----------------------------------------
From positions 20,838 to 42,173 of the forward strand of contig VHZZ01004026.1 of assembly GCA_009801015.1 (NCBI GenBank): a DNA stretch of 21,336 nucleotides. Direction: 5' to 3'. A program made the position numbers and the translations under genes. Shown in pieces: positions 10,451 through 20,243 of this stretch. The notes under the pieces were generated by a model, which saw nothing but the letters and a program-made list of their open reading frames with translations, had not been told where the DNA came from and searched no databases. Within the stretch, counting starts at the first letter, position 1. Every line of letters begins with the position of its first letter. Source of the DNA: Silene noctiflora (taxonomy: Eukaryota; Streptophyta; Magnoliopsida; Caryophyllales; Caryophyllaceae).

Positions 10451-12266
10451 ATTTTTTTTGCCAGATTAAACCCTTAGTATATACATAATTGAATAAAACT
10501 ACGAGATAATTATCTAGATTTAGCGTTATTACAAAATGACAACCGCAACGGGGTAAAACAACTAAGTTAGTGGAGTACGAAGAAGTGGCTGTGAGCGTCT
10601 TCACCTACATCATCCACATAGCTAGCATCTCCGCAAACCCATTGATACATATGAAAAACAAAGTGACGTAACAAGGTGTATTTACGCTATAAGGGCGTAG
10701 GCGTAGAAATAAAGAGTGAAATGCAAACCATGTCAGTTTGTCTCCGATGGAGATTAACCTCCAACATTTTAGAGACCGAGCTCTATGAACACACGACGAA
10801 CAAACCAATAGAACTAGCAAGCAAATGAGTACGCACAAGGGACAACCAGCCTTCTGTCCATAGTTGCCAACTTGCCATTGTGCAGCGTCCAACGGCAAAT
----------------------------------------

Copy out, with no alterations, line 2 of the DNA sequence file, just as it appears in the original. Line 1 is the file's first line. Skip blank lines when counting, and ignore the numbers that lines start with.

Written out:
Positions 10451-12266